This LM Specification F1 May Well Be The Ultimate Version Of McLaren’s Masterpiece
Throughout history, there have been moments when the conditions were just right to enable the creation of a machine that not only transcended beyond anything else in its category but also came close to that elusive goal of achieving perfection. The SR-71 Blackbird is one such machine: this extremely advanced strategic reconnaissance aircraft was unmatched in its era and at 2193.2 mph remains the fastest manned air-breathing jet aircraft ever made.
In the automotive world, just a handful of cars have been built that have achieved a similar feat. In the past 30 years the McLaren F1 is the only one that has done so. Gordon Murray’s vision in creating what was to become the ultimate analog performance car has been well documented. Having been given the task of creating the best road-going sports car by McLaren boss Ron Dennis, Murray designed a vehicle that moved the performance and technological yardsticks so far ahead of anything else out there that rival manufacturers needed decades to catch up.
Its 240.1mph record run may have been eclipsed (although it is still the fastest naturally-aspirated road car ever) but its purity of design is still a benchmark few come close to.
Of the 106 cars built (including seven prototypes), there were 64 production examples, 28 F1 GTR race cars, five F1 LM variants and two F1 GTs. Once production had been completed, two additional road-going examples were converted to LM specifications, but with a few subtle differences which arguably makes them the ultimate road-going variant of an already peerless road car. The original LM models were created to celebrate McLaren’s incredible racing successes at the 24 Hours of Le Mans where they took first, third, fourth, fifth and 13th in 1995. These five LM cars featured a number of the technical advancements found in the GTR race cars and were similarly spartan inside.
The car you see here was originally delivered to its first owner in 1994 as one of the batch of 64 standard production cars, chassis no. 018 was finished in Midnight Pearl Blue over black interior and remained unmodified until 2000 when its second owner returned the car to the factory to have it converted to LM specification.
Similarities to the five original LM variants include the upgraded 680hp 6.1-liter V12 engine, front air vents and 18-inch GTR wheels. Further mechanical changes include a transmission cooler, two additional radiators and a modified exhaust system. Where it and the only other LM-converted F1 differ are the addition of a high-downforce kit (HDK) which consist of a revised nose cone, front fender air vents and a massive rear wing giving them even more downforce than the LM cars.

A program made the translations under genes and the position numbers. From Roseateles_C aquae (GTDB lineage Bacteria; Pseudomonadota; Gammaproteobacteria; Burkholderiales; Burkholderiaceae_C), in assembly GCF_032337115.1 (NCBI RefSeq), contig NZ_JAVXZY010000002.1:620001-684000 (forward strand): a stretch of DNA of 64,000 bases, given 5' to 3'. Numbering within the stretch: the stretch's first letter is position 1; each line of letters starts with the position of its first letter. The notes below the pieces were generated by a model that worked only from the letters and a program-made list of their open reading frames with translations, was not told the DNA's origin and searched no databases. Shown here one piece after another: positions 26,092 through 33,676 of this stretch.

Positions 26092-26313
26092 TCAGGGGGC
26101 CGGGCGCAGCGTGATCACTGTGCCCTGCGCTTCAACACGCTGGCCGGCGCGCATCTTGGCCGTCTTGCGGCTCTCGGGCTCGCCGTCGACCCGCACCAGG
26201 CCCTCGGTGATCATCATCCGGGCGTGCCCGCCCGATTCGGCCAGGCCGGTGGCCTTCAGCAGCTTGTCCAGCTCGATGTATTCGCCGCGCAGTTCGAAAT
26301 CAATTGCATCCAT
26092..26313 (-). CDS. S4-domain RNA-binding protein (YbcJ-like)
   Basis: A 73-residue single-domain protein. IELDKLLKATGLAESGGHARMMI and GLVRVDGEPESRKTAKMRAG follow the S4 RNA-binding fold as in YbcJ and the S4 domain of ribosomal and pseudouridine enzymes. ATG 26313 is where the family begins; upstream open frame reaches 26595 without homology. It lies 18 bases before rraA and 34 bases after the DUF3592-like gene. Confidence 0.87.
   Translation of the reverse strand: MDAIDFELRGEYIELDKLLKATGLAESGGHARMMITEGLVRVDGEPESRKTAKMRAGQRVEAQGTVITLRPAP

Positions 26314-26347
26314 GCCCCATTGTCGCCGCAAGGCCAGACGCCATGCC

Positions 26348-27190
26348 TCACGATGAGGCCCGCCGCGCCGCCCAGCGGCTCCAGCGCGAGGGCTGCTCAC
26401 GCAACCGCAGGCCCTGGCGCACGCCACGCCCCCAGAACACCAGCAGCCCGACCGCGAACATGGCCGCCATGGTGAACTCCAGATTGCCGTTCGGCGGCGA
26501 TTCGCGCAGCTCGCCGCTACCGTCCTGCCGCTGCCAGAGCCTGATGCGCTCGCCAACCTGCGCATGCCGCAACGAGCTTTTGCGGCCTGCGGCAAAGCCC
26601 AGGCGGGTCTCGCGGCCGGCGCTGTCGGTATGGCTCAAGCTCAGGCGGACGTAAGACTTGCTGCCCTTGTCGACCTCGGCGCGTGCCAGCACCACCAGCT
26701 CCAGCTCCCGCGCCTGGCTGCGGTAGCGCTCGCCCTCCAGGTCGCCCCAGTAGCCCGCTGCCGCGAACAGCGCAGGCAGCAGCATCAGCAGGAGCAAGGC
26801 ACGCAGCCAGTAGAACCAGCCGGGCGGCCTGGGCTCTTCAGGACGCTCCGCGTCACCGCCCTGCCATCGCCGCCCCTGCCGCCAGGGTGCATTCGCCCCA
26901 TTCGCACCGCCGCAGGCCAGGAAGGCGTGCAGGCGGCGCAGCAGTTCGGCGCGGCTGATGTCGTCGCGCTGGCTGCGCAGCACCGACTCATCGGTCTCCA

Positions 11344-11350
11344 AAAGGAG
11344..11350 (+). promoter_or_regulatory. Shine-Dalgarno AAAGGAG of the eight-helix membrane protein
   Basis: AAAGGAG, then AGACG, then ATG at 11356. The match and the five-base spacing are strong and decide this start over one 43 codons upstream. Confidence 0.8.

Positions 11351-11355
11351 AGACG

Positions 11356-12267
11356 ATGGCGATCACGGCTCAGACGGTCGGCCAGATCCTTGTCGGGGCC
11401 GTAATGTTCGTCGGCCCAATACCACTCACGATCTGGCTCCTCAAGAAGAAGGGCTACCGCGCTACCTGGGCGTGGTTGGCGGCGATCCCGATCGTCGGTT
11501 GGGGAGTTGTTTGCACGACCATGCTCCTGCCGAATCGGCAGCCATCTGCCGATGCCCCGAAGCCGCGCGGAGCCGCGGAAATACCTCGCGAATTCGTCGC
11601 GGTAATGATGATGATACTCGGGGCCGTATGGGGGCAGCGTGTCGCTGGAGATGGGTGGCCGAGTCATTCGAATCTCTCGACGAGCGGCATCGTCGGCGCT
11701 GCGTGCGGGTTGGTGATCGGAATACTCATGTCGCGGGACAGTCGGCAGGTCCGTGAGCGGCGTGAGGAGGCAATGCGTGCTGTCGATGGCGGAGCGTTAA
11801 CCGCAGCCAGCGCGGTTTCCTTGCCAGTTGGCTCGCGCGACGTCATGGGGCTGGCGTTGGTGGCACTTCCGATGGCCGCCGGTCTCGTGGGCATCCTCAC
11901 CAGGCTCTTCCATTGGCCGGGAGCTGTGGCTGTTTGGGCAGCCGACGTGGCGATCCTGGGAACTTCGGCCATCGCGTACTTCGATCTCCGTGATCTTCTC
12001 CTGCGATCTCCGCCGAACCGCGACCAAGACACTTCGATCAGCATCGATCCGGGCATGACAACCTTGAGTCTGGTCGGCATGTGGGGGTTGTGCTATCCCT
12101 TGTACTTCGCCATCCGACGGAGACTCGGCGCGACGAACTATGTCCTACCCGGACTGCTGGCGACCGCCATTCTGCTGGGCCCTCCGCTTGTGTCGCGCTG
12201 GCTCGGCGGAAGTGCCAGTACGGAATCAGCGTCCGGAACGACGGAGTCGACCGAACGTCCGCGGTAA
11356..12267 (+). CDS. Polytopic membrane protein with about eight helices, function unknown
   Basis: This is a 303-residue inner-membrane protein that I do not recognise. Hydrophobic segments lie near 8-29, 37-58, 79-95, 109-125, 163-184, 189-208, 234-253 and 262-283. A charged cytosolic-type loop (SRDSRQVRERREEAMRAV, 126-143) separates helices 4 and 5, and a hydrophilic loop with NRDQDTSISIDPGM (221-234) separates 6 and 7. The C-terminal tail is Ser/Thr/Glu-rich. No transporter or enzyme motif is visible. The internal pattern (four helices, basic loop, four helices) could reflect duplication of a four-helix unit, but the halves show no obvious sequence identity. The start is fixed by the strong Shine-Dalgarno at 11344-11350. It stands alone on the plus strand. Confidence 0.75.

Both LM-converted cars also retained their more comfortable interiors and chassis no. 018 underwent further changes a year later and now features an upgrade air-conditioner and radio. The exterior color was also changed to platinum silver metallic and the interior was completely re-trimmed in a mixture of beige and brown Alcantara, cream leather and carpets. To further maximize on-road driving safety and usability, gas-discharge headlamps replaced the originals and the race-spec dampers and springs were set to their softest setting.
Having accumulated just 21,439km (13,399 miles) in 25 years, this car has been meticulously maintained throughout its life latterly by the MSO division, it is also considered to be one of the most heavily developed F1s in existence according to F1 service program manager Harold Dermott. Being one of just two production road cars equipped with these extremely desirable upgrades in quite possibly the best color combination around, it is likely to fetch an impressive price when it goes up for auction at RM Sotheby’s Monterey sale between 15-17 August.
Yet it may still be the most cost-effective way to experience an LM-spec F1 as acquiring one of the five original LM cars is nigh on impossible. Three are owned by the Sultan of Brunei, one is parked in Ralph Lauren’s garage and the last one is in a private collection in the US. The other converted LM car, chassis no. 073, was sold by RM Sotheby’s in 2015 for $13.75-million (£11-m), while a standard road car sold for $15-million (£12-m) in 2017. That suggests that Chassis no.018 may well sell for a lot more. Then again, the SR 71 Blackbird of the automotive world was never going to be a bargain.
Images courtesy of RM Sotheby’s